Thereafter, an electronic wire transfer in the amount of $1,784,486.56 originating from Kam Kwan was attached by garnishee Bank of China pursuant to the Second Amended Attachment Order. On June 11, 2009, Kam Kwan filed the present motion seeking vacation of the Court's Second Amended Attachment Order and dismissal of the plaintiff's Third Amended Complaint. Kam Kwan argues that the Third Amended Claim fails to state a prima facie claim in admiralty under Rule 12(b)(6) or Rule E on the grounds that: (1) plaintiff's allegations of an alter ego relationship between Guangzhou and Kam Kwan are insufficient, and (2) Guangzhou's guarantee of Wellmix's performance of the contract is unenforceable by plaintiff.

Motion to Vacate Attachment

"[A] district court must vacate an attachment if the plaintiff fails to sustain his burden of showing that he has satisfied the requirements of Rules B and E." Aqua Stoli Shipping Ltd. v. Gardner Smith Pty Ltd., 460 F.3d. 434, 445 (2d Cir. 2006); see also Fed.R.Civ.P. Supp. R. E(4)(f). Rules B and E require the plaintiff to show "that 1) it has a valid prima facie admiralty claim against the defendant; 2) the defendant cannot be found within the district; 3) the defendant's property may be found within the district; and 4) there is no statutory or maritime law bar to the attachment." Aqua Stoli, 460 F.3d at 445.

Here, the only element at issue is whether the plaintiff has shown a "valid prima facie admiralty claim" against Kam Kwan. Because a claim based on a guarantee of performance of a maritime contract is maritime in nature, C. Transport Panamax, Ltd. v. Kremikovtzi Trade E.O.O.D., No. 07 Civ. 893 (LAP), 2008 WL 2546180, at *2 (S.D.N.Y. June 19, 2008) (guarantees of performance of maritime contracts are maritime in nature, whereas guarantees of payment upon maritime contracts are not maritime in nature), whether plaintiff has shown a valid prima facie admiralty claim against Kam Kwan hinges on whether plaintiff has sufficiently alleged that Kam Kwan is the alter ego of Guangzhou, which allegedly guaranteed Wellmix's performance under the charter between plaintiff and Wellmix.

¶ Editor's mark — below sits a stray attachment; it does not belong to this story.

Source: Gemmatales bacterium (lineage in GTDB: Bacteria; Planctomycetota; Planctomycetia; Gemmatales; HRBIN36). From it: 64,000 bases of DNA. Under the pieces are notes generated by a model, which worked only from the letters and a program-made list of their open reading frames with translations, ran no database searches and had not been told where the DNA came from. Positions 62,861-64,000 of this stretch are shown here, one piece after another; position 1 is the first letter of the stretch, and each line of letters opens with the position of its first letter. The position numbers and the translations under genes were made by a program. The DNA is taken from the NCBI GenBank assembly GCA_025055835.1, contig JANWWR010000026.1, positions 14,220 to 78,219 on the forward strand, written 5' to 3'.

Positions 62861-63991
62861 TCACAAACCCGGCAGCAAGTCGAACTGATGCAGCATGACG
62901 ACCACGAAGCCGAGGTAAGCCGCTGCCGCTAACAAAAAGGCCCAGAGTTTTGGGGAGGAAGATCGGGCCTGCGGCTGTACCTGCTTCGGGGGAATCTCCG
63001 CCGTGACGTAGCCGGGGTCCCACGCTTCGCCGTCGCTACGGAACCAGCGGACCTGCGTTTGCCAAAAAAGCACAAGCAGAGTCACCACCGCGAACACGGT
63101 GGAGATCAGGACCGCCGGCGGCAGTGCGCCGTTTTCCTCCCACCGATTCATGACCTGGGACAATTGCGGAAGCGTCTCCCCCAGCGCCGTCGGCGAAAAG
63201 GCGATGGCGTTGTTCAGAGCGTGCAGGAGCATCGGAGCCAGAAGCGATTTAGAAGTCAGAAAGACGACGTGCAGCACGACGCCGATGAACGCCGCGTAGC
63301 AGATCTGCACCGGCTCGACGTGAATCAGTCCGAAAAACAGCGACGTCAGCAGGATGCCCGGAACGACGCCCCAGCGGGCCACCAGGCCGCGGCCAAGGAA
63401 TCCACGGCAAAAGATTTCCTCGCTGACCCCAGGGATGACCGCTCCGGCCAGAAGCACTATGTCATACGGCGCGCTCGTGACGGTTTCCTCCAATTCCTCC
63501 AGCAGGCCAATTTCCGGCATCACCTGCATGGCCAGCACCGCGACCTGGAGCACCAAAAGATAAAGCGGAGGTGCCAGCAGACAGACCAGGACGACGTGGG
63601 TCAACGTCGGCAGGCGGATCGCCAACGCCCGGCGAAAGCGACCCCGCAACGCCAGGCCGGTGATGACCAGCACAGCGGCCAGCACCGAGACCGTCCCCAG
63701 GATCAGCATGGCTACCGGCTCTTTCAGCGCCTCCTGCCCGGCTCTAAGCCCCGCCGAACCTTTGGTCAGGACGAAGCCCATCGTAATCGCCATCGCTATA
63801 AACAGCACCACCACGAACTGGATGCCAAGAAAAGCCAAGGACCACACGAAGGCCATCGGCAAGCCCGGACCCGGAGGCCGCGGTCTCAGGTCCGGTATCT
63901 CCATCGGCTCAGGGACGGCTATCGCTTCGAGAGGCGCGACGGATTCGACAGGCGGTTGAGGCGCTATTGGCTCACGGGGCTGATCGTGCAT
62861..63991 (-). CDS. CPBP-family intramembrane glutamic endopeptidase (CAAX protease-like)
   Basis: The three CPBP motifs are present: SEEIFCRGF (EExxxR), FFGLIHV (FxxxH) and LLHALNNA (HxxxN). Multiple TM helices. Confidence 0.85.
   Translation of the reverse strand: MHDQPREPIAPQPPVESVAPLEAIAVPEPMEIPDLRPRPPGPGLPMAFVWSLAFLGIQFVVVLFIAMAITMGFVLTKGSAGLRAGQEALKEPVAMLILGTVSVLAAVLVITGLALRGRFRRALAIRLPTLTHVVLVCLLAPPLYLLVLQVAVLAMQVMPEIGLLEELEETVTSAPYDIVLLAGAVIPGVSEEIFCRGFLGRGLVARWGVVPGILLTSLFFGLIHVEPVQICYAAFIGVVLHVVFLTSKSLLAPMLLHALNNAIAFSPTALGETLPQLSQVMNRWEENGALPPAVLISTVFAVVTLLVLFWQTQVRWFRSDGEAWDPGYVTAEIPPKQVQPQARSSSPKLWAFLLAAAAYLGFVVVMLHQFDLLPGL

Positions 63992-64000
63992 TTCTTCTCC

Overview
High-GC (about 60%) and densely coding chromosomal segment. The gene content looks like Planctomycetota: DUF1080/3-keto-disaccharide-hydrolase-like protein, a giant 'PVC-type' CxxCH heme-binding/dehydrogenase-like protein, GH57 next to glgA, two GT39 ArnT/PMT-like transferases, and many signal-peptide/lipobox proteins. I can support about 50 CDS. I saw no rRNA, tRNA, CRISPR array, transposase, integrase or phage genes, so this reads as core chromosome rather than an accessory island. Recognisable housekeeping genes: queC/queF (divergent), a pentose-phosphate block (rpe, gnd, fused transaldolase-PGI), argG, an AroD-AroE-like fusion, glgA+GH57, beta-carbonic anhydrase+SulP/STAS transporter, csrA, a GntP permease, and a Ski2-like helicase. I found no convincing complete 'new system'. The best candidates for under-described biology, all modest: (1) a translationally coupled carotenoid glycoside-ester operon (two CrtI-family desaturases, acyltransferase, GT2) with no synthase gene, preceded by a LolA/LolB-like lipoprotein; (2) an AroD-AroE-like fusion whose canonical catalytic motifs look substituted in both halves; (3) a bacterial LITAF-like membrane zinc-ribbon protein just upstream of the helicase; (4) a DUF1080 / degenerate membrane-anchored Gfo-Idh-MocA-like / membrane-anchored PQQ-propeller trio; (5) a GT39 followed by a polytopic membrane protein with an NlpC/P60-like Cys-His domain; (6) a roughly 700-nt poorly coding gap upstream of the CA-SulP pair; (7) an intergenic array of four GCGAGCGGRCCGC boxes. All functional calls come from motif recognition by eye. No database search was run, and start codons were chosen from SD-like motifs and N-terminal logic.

Ordinarily, corporate entities are presumed to be distinct. "Veil piercing is only appropriate 'where the parent used the corporate entity to perpetrate a fraud, or where the parent has so dominated and disregarded the corporate form's entity that the entity primarily transacted the parent's business rather than its own.'" Kola Shipping Ltd. v. Shakti Bhog Foods Ltd., No. 08 Civ. 8817 (GEL), 2009 WL 464202, at *1 (S.D.N.Y. Feb. 24, 2009) (citing Wajilam Exports (Singapore) Pte. Ltd. v. ATL Shipping Ltd., 475 F.Supp.2d 275, 282 (S.D.N.Y. 2006)); see also Williamson v. Recovery Ltd. P'Ship, 542 F.3d 43, 53 (2d Cir. 2008). The Second Circuit has identified several relevant factors in identifying the sufficiency of alter ego claims based on alleged corporate domination:

(1) disregard of corporate formalities; (2) inadequate capitalization; (3) intermingling of funds; (4) overlap in ownership, officers, directors, and personnel; (5) common office space, address and telephone numbers of corporate entities; (6) the degree of discretion shown by the allegedly dominated corporation; (7) whether the dealings between the entities are at arms length; (8) whether the corporations are treated as independent profit centers; (9) payment or ...


Buy This Entire Record For $7.95

Download the entire decision to receive the complete text, official citation,
docket number, dissents and concurrences, and footnotes for this case.

Learn more about what you receive with purchase of this case.